Hatkoti Ganesha Theft

A stone sculpture of the Hindu god Ganesha was stolen and possibly smuggled out of the country from the Devi temple at Hatkoti 100 kilometres to the east of Shimla on 12/13 February 2006. The theft was registered with the police on 13 February 2006 at the police station Jubbal under FIR No. 11/06.

The sculpture was built into a niche on the left side of the (restored) stairs leading up to the main shrine.

Hatkoti is a celebrated religious centre in the Pabbar river valley, a tributary of the Tons. This area was under the control of the Imperial Pratiharas in the past. Ganesha datable to the tenth century, was published by Hari Chauhan of the Language and Culture Department of Himachal Pradesh in an article entitled "Hatkoti: Religious Sanctity and Cultural Heritage", Marg, Volume 53, March 2002, Issue No.3, Fig. 3. The photograph illustrated here is courtesy of the author of the article. Chauhan describes the sculpture as wearing "a small crown, necklace, bracelet,  sarpayajnovita (sacred thread in the form of a serpent), and a loincloth. He is shown as usual, pot-bellied and has a single tusk with trunk turned to his left. The deity has eight arms. He holds a snake above his head. The right upper hand in tarjani mudra carries an aksasutra (rosary); the right lower hand holds a mushroom-like object, most likely a parasol, while the lowermost right hand holds an axe. The left upper hand holds a radish, the lower left hand holds a modak (sweet), while the lowermost hand is broken. At the foot of the image are two attendants on either side while on the upper portion two female figures, most probably Ganesha's consorts Riddhi and Siddhi, are depicted."

This Ganesha, stolen in 2006 may have already appeared in the market. It is being put on the web to alert anyone who may have collected it even in ignorance, that it is a stolen piece. He must give up possession at once by reporting it to the Indian diplomatic mission in his country or INTERPOL.

Thank you.

K. Mankodi

 

Posted on 3 February 2014.

KARI TALAI 4th Alert

On 8 February, 1 March and 3 April 2013, E-mails were sent out about six sculptures stolen from the centrally protected site of Kari Talai in Katni district of Madhya Pradesh.
 
These six sculptures are among nine that were stolen from the Vishnu Varaha temple on 16/17 August 2006. Out of these nine, INTERPOL issued an alert about the torso of a Vishnu, resulting in its interception by the US Homeland Security Investigations; the others remain untraced and may have reached antique dealers.

In this present E-mail, two more sculptures are being reported of two young women or apsaras (Nos. KTI 246 and 264 in ASI's records). Representations of such young women are universal motifs in Indian art since ancient period.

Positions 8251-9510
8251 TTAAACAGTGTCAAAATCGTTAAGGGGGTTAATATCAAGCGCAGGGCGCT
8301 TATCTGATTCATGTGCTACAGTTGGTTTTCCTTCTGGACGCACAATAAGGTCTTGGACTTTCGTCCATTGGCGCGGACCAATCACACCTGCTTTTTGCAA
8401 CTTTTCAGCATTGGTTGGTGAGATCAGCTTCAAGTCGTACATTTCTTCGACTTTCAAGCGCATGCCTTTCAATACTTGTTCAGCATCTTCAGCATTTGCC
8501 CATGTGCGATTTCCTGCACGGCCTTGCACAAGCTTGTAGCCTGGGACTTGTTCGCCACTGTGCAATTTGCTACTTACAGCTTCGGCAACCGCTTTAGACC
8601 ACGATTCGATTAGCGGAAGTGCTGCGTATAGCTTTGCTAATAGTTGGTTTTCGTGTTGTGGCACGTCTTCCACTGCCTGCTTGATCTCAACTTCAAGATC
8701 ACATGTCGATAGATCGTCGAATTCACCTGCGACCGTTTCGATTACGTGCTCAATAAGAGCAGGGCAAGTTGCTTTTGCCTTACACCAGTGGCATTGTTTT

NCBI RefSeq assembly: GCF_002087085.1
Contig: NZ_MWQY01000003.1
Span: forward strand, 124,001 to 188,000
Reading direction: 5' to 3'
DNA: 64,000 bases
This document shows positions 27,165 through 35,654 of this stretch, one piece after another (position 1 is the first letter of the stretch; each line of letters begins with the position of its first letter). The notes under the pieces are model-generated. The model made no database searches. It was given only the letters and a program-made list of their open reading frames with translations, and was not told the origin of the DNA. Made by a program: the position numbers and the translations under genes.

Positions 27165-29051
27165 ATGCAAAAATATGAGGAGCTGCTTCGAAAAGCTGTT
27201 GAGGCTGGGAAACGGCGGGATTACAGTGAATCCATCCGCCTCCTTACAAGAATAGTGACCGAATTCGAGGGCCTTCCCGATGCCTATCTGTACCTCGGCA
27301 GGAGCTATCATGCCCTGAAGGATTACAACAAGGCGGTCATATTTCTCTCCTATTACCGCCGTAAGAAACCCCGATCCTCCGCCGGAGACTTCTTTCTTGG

Kari Talai was an important centre under the Haihayas or Kalachuris of Tripuri or the Jabalpur area, where places of worship of Shaivism, Vaishnavism, Jainism and Buddhism were built. The temple of Vishnu's Boarincarnation here is a large complex of the eleventh century, under the protection of the Archaeological Survey of India.

Photographs attached to this mail are supplied by the ASI's Bhopal Circle.

First information Report of all these thefts was lodged at the Vijayraghavgarh police station, No. 157/06 of 17 August 2006.

From E-mails sent out earlier regarding Bilhari in the same area it is clear that vandals are striking in this region frequently.

Kari Talai is a centrally protected site. ASI has records of all these sculptures. One who perpetrated or sponsored this crime should know that he cannot fabricate a false provenance for the pieces whose pictures are now going into wide circulation. 

If any museum, private collector or dealer has acquired these sculptures, they are exhorted to give up possession, inform INTERPOL, their local police, India's diplomatic missions or the ASI. If anyone, within India or outside, has received these pieces even in ignorance of the clandestine nature of their removal, he knows after this message is circulated that they are stolen antiquities, and they may have been smuggled out in violation of India's laws and international conventions.

The addresses where the ASI can be contacted are on their website www.asi.nic.in.

In the past, stolen and smuggled antiquities were traced with the support of conscientious individuals, or by international security agencies. If you co-operate, these remaining eight sculptures can also be traced, as was done in the case of the Vishnu torso, and be repatriated. One way in which you can support this effort is to save this mail, and others that you will receive, in a dedicated folder and forward them to your contacts. Some scholars are already doing this.